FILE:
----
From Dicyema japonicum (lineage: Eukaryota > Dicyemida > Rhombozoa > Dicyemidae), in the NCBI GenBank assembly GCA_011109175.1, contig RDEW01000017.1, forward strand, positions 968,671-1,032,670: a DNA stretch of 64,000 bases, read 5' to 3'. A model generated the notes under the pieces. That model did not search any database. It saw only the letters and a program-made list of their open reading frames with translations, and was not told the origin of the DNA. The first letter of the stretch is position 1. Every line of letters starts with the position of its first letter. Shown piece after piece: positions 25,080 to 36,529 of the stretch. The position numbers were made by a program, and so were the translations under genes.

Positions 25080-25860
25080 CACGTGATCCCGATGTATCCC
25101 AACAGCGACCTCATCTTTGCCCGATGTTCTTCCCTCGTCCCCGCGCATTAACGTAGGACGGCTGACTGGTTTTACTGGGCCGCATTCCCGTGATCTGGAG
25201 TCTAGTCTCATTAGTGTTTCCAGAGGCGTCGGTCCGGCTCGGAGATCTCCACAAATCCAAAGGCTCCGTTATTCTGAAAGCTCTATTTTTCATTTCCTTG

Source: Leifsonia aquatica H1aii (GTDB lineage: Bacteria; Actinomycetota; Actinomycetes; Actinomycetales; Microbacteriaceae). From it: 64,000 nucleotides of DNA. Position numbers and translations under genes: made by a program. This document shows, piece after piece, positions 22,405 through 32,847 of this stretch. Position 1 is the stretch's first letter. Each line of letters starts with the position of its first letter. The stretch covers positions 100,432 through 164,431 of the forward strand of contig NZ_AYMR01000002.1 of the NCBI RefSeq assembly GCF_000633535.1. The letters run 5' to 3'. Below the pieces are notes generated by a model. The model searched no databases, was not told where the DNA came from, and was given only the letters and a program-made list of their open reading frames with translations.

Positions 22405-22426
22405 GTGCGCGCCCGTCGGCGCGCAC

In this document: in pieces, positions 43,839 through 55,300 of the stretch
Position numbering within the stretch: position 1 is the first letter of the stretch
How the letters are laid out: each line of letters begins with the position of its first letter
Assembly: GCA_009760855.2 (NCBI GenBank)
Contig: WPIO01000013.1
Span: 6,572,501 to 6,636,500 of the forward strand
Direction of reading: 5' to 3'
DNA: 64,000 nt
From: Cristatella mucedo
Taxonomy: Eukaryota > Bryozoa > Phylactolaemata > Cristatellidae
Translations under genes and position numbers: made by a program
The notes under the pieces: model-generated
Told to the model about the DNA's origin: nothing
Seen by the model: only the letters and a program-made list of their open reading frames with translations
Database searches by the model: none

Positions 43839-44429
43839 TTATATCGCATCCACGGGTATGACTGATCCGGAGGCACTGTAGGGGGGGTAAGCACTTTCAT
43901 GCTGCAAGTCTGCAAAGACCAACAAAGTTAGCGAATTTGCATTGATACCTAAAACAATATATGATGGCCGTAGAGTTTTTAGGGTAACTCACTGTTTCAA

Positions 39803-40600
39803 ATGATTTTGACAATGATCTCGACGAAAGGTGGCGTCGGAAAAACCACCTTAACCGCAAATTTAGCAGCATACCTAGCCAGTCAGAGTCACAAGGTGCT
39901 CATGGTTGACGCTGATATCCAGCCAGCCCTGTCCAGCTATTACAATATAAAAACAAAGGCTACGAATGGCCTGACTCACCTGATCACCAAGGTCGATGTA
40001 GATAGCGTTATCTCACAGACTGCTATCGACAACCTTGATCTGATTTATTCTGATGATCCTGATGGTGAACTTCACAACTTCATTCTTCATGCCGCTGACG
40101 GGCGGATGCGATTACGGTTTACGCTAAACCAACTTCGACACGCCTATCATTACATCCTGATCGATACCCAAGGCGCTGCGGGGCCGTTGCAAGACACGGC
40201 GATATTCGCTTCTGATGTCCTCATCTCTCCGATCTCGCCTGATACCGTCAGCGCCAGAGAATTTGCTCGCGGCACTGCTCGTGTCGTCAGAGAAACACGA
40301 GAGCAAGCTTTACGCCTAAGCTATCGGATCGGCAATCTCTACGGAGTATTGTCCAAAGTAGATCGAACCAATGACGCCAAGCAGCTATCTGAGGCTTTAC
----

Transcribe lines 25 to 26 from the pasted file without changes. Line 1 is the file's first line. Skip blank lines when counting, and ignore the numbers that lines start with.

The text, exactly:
43839 TTATATCGCATCCACGGGTATGACTGATCCGGAGGCACTGTAGGGGGGGTAAGCACTTTCAT
43901 GCTGCAAGTCTGCAAAGACCAACAAAGTTAGCGAATTTGCATTGATACCTAAAACAATATATGATGGCCGTAGAGTTTTTAGGGTAACTCACTGTTTCAA